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Dental Development in Young Horses

So your foal has celebrated its first birthday? Well then there are a few things you might like to know about the dental development and changes going on inside your youngster’s mouth.

The first few years in a young horse’s life are filled with change as they rapidly develop and grow, and this is also true of their head and inside their mouths.

By around four years of age, the normal horse will have at least 36 teeth, with the presence of canine teeth and wolf teeth increasing this number even further.

What’s more, during this period they will have shed (lost) 24 deciduous or baby teeth, replacing them with permanent or adult teeth.

For the yearling, this process begins with the eruption of the first molar into the mouth. Cheek teeth are divided into either premolars and molars; a premolar is a tooth where the adult tooth replaces an existing baby tooth, while a molar is a tooth that erupts for the first time as an adult tooth with no pre-existing baby tooth to replace. Therefore, of the six cheek teeth from front to back in each arcade or set, the first three are premolars, whilst the remaining three are molars.

At around 12 months the existing three deciduous premolars are joined by the first adult molar. This is part of a bigger, clever evolutionary adaption to allow tooth development to occur alongside growth of the skull. Joining molar one at around two and then three years of age consecutively, are molars two and three. At a similar time, the adult premolars also erupt, displacing the baby teeth, or “caps”.

This process of adult cheek tooth development and eruption is also the reason behind something commonly observed by owners of young horses - teething bumps or, more technically, eruption cysts. These bumps are more often visible on the lower jaw, however the process is occurring wherever an adult tooth is developing. Whilst these bumps themselves are a normal part of the teething process, problems can sometimes occur. Visible signs of this can include having one bump that is larger than the corresponding bump on the other jaw, a thickened, hot area, or the development of a hairless area or discharge.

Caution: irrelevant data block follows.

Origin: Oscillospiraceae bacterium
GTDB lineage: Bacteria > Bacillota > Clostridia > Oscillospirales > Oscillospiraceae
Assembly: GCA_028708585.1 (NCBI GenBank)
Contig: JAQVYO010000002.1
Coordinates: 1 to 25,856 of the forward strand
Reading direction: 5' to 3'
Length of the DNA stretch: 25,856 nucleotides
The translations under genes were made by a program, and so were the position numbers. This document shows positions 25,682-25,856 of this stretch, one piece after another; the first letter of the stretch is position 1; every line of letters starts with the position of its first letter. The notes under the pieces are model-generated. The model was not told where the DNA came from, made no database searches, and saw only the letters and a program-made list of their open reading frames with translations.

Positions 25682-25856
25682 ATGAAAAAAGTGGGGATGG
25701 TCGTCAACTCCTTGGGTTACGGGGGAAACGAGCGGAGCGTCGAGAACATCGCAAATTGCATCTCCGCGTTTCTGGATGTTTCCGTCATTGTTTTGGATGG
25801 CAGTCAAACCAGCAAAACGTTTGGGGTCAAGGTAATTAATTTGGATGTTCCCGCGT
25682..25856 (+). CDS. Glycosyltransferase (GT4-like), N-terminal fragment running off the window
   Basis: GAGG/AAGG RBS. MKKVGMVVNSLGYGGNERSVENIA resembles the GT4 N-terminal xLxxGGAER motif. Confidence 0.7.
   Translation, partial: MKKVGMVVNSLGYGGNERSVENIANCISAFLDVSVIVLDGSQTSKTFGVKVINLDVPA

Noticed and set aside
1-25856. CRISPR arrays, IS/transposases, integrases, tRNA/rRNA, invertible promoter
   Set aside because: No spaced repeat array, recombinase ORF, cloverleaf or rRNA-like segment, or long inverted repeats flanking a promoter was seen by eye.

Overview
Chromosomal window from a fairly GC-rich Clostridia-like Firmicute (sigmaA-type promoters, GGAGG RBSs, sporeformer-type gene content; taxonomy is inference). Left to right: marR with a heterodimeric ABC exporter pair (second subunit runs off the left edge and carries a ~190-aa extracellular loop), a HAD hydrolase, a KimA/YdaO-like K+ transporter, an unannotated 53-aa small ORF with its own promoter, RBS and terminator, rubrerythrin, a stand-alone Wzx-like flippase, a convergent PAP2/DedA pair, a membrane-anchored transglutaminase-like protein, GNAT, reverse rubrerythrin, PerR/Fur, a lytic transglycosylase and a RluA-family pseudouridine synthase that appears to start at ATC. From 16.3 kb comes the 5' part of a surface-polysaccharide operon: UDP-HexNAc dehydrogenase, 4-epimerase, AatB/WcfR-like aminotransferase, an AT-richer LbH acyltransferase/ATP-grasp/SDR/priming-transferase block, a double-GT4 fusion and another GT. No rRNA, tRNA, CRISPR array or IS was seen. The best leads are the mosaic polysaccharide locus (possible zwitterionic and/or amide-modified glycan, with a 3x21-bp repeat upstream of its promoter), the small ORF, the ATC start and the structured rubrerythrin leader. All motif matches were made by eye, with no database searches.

abscessed cheek tooth in a young horse
Abscessed cheek tooth in a young horse

The roots of fractured deciduous teeth can also be retained below the level of the gum. This can go unseen for some time and will continue unresolved if not found. These retained roots cause on-going gum disease and will remain present for life if not found and removed.

Problems with tooth eruption are common

Problems with tooth eruption are common, in fact they still represent the most common presentation for tooth removal later in life. It is important to appreciate that problems at this stage of development can lead to serious consequences later. Also, more serious visible signs of the problem may not occur for several years. This is the reason why regular dental checks and seeking out the right help and advice are very important for this age group of horses.

It is also important to understand that when teeth erupt, there is obvious disruption to the surrounding gum tissue. This is referred to as eruption periodontitis. Periodontitis is the inflammation of the tissues surrounding the teeth. Normally, this process is only temporary, and the inflammation settles down in time. However, some situations can lead to the periodontitis becoming a permanent disease process, for example, retention of deciduous teeth or displacement of teeth. This is a serious problem when it occurs in very young horses and has lifelong consequences. The best defence against this is always early detection, seeking qualified help and obtaining the right advice.

retained deciduous cheek tooth with periodontal disease
Retained deciduous cheek tooth with periodontal disease

Tooth development and tooth formation

As tooth development follows a stepwise order, injuries or genetic malformations (ie mixing up of the steps involved) can result in abnormal changes to tooth formation. This can lead to a range of different problems; from the failure of teeth to form individually resulting in fewer teeth, to the splitting of developing tooth buds to form extra partial or whole teeth, through to the development of dysplastic teeth. A dysplastic tooth can be thought of as one where the right parts maybe present but not in the correct percentage, location or order - a sort of dental scrambled egg!

The rapid rate of dental growth and change in young horses can also be associated with some dental tumours. Some examples of these include odontomas and amelioblastomas.

As you can see, the dentition of young horses is complex.

About the author

Dr Shannon Lee BVSc, MANZCVSc (Eq Dent), DICEVO

Advanced Equine Dentistry

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